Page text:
Saving or Investing: Is There a Difference?
Financially speaking, the terms “saving” and “investing” are often used interchangeably. But the concepts behind these terms actually have some important differences. Understanding these differences and taking advantage of them may help you in working toward financial goals for you and your family.
You may want to set aside money for a specific, identifiable expense. You park this money someplace relatively safe and liquid so you can get the amount you want when you need it. According to the Securities and Exchange Commission brochure Saving and Investing, “savings are usually put into the safest places, or products, that allow you access to your money at any time. Savings products include savings accounts, checking accounts, and certificates of deposit.” Some deposits may be insured (up to $250,000 per depositor, per insured institution) by the Federal Deposit Insurance Corporation or the National Credit Union Administration. Savings instruments generally earn interest. However, the likely tradeoff for liquidity and security is typically lower returns.
While a return of your money may be an important objective, your goal might be to realize a return on your money. Using your money to buy assets with the hope of receiving a profit or gain is generally referred to as investing. Think of investing as putting your money to work for you–in return for a potentially higher return, you accept a greater degree of risk. With investing, you don’t know whether or when you’ll realize a gain. The money you invest usually is not federally insured. You could lose the amount you’ve invested (e.g., your principal), but you also have the opportunity to earn more money, especially compared to typical savings vehicles. The investment is often held for a longer period of time to allow for growth. It is important to note, though, that all investing involves risk, including the loss of principal, and there is no assurance that any investing strategy will be successful.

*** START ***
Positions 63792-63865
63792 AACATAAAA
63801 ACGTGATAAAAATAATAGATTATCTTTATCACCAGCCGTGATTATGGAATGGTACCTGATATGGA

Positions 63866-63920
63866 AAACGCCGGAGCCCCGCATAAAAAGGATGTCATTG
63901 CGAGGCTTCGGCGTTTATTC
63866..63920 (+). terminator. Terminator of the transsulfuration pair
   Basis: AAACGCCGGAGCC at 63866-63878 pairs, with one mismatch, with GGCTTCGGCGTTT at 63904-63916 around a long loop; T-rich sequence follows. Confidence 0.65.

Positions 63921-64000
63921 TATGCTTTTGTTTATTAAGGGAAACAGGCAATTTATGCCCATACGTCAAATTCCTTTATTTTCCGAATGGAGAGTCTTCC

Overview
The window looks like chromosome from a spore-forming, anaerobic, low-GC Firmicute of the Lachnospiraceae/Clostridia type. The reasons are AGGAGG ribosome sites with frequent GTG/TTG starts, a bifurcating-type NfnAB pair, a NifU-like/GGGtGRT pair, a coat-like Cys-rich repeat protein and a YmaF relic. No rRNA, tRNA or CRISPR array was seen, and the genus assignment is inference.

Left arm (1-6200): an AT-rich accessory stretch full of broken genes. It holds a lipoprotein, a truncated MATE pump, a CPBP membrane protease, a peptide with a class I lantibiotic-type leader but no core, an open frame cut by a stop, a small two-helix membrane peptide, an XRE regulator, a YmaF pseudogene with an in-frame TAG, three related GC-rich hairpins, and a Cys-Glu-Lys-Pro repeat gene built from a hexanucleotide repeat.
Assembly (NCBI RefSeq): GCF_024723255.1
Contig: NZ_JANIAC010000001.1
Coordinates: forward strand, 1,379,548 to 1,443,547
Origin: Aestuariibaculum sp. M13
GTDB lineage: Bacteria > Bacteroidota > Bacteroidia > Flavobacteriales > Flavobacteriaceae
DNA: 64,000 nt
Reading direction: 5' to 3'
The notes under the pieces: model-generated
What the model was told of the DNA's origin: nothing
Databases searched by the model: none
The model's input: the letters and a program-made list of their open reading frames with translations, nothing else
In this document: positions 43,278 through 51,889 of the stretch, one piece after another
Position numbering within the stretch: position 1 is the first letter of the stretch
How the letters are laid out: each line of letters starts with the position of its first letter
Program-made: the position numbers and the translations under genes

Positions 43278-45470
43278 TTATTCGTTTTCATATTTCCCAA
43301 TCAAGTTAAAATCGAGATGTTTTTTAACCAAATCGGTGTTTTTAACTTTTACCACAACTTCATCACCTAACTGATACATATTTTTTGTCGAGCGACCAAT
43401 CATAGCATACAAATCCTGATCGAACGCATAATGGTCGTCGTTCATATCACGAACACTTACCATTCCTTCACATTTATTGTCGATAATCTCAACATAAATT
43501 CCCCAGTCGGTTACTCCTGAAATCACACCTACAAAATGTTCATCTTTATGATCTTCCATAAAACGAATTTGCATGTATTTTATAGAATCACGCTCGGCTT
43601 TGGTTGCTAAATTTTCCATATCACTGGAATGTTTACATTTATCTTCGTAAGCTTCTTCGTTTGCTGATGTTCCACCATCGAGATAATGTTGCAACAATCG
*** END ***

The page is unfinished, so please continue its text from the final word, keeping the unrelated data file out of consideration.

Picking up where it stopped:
What’s the difference?
Whether you prefer to use the word “saving” or “investing” isn’t as important as understanding how the underlying concepts fit into your financial strategy. When it comes to targeting short-term financial goals (e.g., making a major purchase in the next three years), you may opt to save. For example, you might set money aside (i.e., save) to create and maintain an emergency fund to pay regular monthly expenses in the event that you lose your job or become disabled, or for short-term objectives like buying a car or paying for a family vacation. You might consider putting this money in a vehicle that’s stable and liquid. Think of what would happen if you were to rely on investments that suddenly lost value shortly before you needed the funds for your purchase or expense.
Saving generally may not be the answer for longer-term goals. One of the primary reasons is inflation–while your principal may be stable, it might be losing purchasing power. Instead, you may opt to purchase investments to try to accumulate enough to pay for large future expenses such as your child’s college or your retirement. Generally, saving and investing work hand in hand. For instance, you may save for retirement by investing within an employer retirement account.
Why is it important?
Both saving and investing have a role in your overall financial strategy. The key is to balance your saving and investing with your short- and long-term goals and objectives. Overemphasize saving and you might not achieve the return you need to pursue your long-term goals. Ignore saving and you increase the risk of not being able to meet your short-term objectives and expenses. Get it right and you increase your chances of staying on plan.
Over the past few decades, a field has emerged that examines how human psychological factors influence economic and financial decisions. Understanding these biases may help you avoid questionable calls in the heat of the financial moment.